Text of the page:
First Reactions: Samurai Flamenco Episode 9

King Torture’s organization is a really big enigma at this point. It’s got the Sunred comically incompetent villains, but it’s also got a definite second gear that puts it on a creepily effective streak, and that was full-up on display this episode.


According to the man at the top, that was all part of a deliberate ploy. I’d like it less if this were all part of some elaborate plan and not changing gears to fit the situation at hand, but if it is a 100% intentional strategy, then it’s a surprisingly astute one. There’s been plenty of good exploration in other works of what happens when the heroes (or really anyone) win repeatedly and overwhelmingly over a long period of time.*

Whether the initial winning streak was a deliberate one, it was really interesting to see the protagonists react. Mari got a weird combination of angry and bored, tempting fate with an in-your-face challenge to K.T., an acto fo poking the iron maiden that probably made her kidnap target alpha. Masayoshi lost a lot of his initial “I don’t care if it’s just one kid” determination and let his small-time celebrity go to his head. I like him quite a bit less now because of what I saw this week, but I kinda think I’m supposed to. Time will tell whether that move was a good idea or not; it’s harder to stay engaged with a story this sidewindery without a likeable cast of characters. Gotou does kind of take care of that, since he’s still the level-headed smart guy he’s always been. By all accounts, he and the professor were the only ones who saw that the big twist might happen, and I totally emphasize with him flaming Masayoshi’s video streams at this point.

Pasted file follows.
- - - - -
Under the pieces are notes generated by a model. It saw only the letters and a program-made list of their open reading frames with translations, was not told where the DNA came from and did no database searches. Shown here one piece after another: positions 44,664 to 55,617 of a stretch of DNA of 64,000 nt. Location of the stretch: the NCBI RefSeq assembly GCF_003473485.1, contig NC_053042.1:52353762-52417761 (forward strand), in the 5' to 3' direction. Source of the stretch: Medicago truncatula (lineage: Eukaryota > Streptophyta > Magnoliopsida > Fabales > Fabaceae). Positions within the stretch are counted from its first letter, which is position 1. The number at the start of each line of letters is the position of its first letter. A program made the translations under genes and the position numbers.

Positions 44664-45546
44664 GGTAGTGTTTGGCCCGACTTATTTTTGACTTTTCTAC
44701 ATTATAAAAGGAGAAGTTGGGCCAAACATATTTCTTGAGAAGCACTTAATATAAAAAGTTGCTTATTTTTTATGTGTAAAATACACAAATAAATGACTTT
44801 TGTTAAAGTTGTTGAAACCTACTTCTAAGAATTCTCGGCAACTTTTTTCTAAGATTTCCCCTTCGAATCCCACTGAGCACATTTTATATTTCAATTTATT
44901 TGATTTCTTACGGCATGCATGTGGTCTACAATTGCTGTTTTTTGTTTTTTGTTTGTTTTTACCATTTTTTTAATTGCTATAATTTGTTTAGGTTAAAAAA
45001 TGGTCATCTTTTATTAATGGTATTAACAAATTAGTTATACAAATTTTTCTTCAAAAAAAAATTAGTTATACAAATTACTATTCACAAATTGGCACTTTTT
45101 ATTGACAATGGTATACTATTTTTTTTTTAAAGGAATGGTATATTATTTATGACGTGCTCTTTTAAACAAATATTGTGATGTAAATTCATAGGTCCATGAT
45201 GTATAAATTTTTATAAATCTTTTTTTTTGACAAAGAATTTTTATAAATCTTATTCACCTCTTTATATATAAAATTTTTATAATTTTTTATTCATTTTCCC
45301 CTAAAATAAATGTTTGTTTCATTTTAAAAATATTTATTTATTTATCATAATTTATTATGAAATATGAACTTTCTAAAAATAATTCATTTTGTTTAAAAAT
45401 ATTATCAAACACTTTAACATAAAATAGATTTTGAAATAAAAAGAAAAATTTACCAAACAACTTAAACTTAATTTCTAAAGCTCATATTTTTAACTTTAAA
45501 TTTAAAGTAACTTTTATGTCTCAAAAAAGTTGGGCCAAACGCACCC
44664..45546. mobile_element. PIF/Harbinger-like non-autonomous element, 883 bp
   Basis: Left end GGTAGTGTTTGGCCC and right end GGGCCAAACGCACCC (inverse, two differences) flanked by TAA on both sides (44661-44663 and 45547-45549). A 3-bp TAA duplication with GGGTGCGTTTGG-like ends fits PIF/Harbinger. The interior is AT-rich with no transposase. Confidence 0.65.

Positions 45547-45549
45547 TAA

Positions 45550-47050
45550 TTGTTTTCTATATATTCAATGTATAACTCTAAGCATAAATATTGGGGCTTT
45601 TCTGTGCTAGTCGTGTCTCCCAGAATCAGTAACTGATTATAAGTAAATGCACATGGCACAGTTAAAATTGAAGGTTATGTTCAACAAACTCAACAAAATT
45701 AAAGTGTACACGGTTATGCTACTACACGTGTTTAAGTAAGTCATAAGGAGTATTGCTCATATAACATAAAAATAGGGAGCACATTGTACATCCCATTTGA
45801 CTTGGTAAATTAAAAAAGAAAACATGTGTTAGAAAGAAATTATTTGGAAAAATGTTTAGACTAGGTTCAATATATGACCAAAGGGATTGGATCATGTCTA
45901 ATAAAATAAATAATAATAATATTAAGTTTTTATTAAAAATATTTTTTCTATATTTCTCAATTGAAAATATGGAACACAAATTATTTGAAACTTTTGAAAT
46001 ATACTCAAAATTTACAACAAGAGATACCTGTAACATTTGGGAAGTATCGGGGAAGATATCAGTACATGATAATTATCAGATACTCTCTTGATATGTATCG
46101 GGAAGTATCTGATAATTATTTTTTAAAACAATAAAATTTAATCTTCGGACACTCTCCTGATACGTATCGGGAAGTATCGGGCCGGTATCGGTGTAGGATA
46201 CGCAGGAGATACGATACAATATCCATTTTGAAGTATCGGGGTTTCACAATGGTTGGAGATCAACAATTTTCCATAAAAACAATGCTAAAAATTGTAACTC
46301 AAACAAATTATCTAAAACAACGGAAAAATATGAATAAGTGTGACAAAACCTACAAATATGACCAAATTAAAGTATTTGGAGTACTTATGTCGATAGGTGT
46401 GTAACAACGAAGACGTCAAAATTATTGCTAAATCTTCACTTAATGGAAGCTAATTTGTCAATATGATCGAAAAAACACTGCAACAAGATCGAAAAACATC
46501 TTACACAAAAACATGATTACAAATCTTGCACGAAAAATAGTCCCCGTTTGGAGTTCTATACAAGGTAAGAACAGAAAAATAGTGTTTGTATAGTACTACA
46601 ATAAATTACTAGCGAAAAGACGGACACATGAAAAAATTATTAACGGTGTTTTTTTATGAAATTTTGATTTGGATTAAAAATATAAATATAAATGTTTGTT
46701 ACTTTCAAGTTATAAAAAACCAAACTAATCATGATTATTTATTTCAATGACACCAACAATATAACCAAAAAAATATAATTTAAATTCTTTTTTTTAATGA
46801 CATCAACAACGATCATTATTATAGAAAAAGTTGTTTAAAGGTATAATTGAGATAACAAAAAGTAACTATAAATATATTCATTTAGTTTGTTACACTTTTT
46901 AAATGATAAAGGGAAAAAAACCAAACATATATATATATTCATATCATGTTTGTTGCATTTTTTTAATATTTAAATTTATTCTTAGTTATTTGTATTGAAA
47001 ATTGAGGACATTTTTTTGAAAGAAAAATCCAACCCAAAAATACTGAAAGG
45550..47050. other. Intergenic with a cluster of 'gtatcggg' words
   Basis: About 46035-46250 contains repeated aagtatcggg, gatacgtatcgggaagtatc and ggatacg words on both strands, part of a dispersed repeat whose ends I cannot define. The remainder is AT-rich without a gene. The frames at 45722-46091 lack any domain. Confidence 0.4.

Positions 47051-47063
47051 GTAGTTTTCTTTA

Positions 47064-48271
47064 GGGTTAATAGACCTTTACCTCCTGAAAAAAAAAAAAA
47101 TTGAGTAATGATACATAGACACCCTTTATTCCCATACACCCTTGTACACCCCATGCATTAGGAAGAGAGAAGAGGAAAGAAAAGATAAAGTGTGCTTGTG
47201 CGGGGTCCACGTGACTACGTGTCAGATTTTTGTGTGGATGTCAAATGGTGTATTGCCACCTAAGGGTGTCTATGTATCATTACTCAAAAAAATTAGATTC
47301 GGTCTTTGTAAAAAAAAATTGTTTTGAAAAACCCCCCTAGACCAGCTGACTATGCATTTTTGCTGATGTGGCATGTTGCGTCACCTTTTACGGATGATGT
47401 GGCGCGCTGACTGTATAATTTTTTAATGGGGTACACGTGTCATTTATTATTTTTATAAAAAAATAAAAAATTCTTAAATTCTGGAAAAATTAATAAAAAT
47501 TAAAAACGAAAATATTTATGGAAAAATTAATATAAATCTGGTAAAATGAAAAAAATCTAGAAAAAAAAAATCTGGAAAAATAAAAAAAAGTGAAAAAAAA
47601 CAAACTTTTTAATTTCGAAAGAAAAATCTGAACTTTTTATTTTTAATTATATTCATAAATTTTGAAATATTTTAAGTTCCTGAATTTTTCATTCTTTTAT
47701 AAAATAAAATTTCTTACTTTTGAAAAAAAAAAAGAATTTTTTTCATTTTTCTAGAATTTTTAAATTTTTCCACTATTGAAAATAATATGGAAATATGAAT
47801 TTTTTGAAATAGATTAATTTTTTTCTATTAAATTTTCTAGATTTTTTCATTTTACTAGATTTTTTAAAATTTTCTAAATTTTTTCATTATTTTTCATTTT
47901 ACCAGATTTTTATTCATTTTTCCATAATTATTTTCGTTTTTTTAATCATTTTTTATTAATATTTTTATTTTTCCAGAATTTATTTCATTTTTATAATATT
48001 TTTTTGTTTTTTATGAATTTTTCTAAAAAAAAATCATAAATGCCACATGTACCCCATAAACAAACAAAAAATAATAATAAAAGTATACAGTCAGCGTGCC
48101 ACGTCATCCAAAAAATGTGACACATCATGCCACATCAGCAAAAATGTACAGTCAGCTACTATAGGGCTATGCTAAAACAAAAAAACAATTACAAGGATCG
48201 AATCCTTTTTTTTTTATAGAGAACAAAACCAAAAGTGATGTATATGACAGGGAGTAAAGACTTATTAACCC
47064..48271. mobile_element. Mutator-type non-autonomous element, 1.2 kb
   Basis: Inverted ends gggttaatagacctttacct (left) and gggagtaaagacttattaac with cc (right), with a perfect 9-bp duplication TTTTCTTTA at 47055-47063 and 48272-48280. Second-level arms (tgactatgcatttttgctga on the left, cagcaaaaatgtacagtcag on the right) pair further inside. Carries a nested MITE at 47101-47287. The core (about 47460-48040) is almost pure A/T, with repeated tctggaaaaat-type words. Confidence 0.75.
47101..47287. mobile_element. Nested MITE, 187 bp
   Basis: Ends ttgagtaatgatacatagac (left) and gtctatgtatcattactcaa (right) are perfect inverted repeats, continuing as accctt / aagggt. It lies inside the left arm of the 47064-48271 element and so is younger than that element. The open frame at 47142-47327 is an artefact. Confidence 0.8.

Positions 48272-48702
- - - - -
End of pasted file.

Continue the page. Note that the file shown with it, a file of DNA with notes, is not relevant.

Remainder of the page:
At this point, just the fact that the heroes are in the state they’re in proves K.T. had a point in his monologues. We always knew Mari wasn’t in it purely for the people, but the extent to which Masayoshi soured up, even over an extended period of time, shows that it’s difficult to have motivated heroes without credible villains. And since their battles are looking increasingly like ones that’ll start posting body counts again, the show may start to really deconstruct the hero fantasy in an entirely different way from how I initially expected.

*Including a certain Brandon Sanderson novel that should have been on shelves a month ago. One of the big things I like about A-list manga and anime (as opposed to A-list novels and games) is that they do a great job of keeping their releases to a regular schedule. Granted, from a creative perspective, you do trade away some valuable fine-tuning that way and raise the risk of burnout. But I find that a lot of that is often offset in the quality of the finished product by the increased focus a hard deadline brings. This is one of those issues where each side brings pluses and minuses, and it kinda comes down to what flavor of creation you’d rather have.

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